The 9th U.S. Circuit Court of Appeals reversed a lower court ruling, allowing a class action suit against Apple to proceed. The nonsense suit claims Apple holds an illegal monopoly over app sales for iOS. A lower court had ruled the class had no standing to sue, but the 9th Circuit’s ruling reverses the decision, allowing the case to proceed.
In today’s weird news, apparently some people have found coins hidden inside their MacBook, specifically the optical drive. Is this an engineering tradition of good luck? Or perhaps an error in manufacturing? We dive in to explore the explanations, and apply Occam’s Razor in a show of logic. Updated with comments from Kyle Wiens of iFixIt.
There’s been some discussion recently about the father of Swift, Apple’s Chris Lattner, leaving for Tesla. Why might this be? John Martellaro ponders the connections in his whimsical way and suspects that part of the issue is the Haskell language and Tesla’s interest in secure software. Another element may be that Apple’s product vision is faltering a bit when it comes to inspiring and retaining talent.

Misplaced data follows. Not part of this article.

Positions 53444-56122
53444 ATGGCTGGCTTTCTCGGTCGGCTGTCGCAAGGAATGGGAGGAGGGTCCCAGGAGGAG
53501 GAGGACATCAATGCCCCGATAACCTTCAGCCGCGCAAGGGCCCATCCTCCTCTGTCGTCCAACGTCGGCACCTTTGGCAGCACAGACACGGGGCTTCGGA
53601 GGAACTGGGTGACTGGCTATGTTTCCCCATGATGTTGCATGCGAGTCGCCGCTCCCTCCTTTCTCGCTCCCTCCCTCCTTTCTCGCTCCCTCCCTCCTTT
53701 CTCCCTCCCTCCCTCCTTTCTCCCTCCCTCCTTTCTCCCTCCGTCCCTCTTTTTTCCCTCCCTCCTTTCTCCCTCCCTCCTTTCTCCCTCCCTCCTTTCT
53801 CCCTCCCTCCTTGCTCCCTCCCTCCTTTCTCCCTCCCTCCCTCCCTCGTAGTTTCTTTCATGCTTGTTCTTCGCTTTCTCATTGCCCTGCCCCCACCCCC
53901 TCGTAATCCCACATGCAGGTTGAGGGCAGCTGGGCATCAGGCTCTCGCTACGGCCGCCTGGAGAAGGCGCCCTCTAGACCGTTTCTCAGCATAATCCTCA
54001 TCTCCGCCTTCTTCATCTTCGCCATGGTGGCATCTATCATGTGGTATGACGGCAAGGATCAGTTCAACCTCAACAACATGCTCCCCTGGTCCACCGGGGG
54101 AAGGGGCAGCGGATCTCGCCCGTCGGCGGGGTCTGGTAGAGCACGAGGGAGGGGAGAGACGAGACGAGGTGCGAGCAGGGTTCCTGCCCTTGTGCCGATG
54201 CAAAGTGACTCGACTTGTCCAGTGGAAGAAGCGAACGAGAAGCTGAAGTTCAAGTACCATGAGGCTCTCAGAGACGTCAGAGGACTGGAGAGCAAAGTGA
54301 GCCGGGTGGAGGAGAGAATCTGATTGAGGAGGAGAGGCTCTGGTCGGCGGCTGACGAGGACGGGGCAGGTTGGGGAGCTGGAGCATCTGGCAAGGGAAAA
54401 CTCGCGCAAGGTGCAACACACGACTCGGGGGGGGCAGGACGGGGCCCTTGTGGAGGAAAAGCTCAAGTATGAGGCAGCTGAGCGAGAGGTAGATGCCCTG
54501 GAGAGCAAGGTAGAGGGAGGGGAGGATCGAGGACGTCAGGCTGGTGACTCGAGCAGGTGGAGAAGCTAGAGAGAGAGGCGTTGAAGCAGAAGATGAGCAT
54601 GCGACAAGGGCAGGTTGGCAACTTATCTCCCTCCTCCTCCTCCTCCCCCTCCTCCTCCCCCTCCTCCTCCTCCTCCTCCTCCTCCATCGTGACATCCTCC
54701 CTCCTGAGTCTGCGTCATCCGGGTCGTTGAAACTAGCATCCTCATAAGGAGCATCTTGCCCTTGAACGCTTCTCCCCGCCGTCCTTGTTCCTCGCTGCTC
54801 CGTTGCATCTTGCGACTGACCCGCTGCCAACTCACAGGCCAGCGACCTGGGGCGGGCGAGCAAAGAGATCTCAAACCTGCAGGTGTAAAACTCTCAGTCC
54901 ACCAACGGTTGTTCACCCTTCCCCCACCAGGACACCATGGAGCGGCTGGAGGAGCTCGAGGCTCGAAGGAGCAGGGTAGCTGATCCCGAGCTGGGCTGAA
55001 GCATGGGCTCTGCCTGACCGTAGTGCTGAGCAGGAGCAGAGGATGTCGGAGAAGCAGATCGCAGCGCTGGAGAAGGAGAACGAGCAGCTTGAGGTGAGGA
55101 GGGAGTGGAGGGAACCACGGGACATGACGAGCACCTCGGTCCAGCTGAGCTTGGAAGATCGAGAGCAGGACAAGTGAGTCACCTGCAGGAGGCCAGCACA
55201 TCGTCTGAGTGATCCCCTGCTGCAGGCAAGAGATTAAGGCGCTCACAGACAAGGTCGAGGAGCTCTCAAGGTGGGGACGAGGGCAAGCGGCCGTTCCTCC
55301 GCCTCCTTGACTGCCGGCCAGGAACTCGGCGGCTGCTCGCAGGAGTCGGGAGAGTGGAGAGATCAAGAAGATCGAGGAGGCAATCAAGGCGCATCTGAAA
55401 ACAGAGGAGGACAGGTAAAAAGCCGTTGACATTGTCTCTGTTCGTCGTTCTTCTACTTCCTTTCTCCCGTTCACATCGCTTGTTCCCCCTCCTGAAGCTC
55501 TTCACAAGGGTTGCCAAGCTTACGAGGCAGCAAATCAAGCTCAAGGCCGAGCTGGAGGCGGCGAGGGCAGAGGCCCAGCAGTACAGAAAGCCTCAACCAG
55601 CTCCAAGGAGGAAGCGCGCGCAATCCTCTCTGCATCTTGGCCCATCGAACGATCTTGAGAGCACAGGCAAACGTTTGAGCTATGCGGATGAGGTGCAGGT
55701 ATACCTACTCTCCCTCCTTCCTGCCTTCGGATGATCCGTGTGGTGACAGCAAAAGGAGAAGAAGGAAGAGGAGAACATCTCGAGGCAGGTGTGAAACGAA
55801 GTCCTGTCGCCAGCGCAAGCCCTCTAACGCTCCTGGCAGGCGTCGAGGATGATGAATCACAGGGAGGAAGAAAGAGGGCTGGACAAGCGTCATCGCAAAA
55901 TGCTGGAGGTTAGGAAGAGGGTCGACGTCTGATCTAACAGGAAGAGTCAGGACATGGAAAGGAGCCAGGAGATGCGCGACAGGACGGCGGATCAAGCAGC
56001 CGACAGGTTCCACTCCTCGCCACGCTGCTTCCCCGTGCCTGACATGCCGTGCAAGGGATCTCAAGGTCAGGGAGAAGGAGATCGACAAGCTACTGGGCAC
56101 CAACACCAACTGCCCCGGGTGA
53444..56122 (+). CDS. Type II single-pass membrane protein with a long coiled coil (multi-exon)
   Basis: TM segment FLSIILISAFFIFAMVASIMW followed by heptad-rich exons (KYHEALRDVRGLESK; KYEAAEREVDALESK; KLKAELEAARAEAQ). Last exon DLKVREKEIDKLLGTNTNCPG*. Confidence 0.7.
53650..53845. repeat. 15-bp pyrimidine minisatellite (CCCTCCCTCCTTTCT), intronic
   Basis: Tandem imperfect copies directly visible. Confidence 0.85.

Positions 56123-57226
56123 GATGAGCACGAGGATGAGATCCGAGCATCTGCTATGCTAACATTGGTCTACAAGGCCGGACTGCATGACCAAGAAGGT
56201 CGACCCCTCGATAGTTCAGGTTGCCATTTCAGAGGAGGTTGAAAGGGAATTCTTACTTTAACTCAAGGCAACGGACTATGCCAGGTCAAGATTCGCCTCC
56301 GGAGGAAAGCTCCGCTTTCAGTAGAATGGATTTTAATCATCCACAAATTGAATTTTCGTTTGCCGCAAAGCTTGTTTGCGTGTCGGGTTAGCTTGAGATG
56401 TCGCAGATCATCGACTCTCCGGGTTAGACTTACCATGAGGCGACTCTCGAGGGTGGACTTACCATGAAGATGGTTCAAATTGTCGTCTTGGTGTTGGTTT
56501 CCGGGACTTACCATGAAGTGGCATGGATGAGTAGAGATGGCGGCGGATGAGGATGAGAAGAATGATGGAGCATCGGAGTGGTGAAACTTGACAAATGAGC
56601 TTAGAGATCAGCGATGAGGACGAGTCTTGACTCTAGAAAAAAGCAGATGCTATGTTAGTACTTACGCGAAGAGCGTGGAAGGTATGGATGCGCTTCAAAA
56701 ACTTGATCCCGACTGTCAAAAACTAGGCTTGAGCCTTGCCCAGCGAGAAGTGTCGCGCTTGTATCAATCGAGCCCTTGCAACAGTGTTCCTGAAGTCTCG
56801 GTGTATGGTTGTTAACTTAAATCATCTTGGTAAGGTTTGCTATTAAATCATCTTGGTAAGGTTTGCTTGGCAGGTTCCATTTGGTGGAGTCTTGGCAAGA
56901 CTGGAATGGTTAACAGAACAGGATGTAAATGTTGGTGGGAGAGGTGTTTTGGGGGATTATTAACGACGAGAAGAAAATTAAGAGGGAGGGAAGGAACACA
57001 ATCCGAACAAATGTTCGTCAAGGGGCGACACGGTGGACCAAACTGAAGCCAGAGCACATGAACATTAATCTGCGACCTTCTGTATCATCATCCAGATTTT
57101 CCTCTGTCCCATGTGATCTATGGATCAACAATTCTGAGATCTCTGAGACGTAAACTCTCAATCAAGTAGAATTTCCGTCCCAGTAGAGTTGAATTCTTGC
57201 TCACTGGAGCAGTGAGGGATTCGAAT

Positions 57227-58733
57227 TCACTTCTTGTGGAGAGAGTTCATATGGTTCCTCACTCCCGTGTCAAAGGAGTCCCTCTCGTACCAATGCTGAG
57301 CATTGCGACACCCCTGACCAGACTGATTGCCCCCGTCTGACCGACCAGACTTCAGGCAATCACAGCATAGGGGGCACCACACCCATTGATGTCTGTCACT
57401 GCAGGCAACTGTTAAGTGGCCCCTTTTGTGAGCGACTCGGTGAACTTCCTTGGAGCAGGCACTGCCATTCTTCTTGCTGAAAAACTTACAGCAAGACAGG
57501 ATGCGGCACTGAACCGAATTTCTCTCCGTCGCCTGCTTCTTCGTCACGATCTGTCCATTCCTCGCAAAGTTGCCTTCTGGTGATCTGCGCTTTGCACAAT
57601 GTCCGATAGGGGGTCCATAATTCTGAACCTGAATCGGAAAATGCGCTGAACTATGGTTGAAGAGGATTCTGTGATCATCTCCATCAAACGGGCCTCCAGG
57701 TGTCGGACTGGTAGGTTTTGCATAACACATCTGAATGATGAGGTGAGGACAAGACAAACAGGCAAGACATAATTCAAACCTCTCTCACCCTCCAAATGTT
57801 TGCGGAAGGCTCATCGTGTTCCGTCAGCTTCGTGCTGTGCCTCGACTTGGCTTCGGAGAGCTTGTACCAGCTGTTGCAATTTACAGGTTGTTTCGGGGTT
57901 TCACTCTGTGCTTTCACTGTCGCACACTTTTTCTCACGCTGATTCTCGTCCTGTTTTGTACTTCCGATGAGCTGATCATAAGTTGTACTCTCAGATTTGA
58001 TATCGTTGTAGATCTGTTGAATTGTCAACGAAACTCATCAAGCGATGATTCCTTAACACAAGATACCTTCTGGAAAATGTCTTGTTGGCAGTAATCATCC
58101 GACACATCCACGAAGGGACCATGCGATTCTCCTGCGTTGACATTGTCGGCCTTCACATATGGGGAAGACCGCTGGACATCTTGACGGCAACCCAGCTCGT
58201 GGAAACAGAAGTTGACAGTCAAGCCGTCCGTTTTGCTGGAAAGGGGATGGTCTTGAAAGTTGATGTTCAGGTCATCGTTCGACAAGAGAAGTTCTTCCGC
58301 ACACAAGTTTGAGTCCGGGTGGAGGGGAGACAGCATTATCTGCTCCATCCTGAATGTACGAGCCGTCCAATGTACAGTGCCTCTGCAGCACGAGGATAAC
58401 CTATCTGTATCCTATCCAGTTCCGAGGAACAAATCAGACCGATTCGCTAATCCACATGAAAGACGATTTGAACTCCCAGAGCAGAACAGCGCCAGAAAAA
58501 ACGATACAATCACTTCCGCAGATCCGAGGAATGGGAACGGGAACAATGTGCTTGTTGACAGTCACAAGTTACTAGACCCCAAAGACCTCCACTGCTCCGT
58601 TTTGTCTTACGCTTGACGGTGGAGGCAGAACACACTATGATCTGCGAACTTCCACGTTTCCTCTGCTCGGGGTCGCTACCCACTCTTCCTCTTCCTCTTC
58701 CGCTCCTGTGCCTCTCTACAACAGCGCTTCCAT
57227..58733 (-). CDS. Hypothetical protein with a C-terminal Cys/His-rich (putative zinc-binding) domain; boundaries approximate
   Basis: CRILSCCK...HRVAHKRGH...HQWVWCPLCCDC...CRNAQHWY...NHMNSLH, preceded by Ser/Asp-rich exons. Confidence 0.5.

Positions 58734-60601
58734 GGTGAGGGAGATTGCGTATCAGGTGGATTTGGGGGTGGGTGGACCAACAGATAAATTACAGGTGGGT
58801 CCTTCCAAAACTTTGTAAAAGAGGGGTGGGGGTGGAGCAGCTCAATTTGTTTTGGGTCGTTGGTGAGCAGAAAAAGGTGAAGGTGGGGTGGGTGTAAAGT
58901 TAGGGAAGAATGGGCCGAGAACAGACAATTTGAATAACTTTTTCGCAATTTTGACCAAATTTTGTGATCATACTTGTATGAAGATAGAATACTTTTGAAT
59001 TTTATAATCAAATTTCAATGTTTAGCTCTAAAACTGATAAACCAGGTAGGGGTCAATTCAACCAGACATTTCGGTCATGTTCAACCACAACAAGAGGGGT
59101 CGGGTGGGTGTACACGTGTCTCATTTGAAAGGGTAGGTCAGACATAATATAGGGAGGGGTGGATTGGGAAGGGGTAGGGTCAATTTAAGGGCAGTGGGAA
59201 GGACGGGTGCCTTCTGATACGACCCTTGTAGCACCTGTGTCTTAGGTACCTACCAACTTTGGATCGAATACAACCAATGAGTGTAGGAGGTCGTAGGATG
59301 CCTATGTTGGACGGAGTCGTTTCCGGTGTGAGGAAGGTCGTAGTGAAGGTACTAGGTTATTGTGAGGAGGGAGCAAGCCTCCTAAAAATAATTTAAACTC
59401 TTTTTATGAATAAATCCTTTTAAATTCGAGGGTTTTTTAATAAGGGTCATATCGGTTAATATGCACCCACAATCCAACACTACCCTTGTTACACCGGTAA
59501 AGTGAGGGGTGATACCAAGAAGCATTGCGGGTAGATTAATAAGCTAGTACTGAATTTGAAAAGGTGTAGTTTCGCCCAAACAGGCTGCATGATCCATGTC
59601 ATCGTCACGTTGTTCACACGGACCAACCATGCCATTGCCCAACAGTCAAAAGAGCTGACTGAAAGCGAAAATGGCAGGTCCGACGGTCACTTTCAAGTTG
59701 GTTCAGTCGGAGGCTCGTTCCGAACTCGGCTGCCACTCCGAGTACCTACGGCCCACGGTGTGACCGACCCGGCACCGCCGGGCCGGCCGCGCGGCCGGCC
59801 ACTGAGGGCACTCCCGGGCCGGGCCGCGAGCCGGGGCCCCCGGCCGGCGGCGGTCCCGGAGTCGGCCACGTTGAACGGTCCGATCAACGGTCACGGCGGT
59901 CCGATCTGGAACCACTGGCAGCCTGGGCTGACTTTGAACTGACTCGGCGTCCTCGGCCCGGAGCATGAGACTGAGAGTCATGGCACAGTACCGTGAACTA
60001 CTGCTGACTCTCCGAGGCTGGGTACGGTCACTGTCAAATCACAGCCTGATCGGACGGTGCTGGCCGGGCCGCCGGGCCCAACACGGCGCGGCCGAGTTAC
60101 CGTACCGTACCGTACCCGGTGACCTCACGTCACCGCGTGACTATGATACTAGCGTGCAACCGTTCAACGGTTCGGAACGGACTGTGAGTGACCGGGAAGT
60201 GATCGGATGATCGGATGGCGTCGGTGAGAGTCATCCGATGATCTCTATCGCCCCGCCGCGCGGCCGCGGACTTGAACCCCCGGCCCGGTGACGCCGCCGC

When I first saw the web page for Macphun’s new Luminar photo editor, I was skeptical of its claims… But, having used Luminar for several months now, I’m no longer skeptical. Luminar does indeed make image editing easier and more enjoyable; its interface does indeed adapt easily to different styles and skill levels; and, while this part is strictly subjective, I find it both responsive and beautiful.
Andy Grignon worked on many things during his tenure as an engineer at Apple: iChat AV, iSight, Dashboard … and the radios inside the very first iPhone. Andy took to Facebook last night to offer some reflections on that last bit, 10 years after iPhone’s announcement, and has posted them publicly for all to see. We’ve included the text here in our full article just in case you don’t have a Facebook account, but both his post and the comments over there are worth a read. Andy’s a colorful, honest, and reflective cat. Needless to say also quite smart. Enjoy!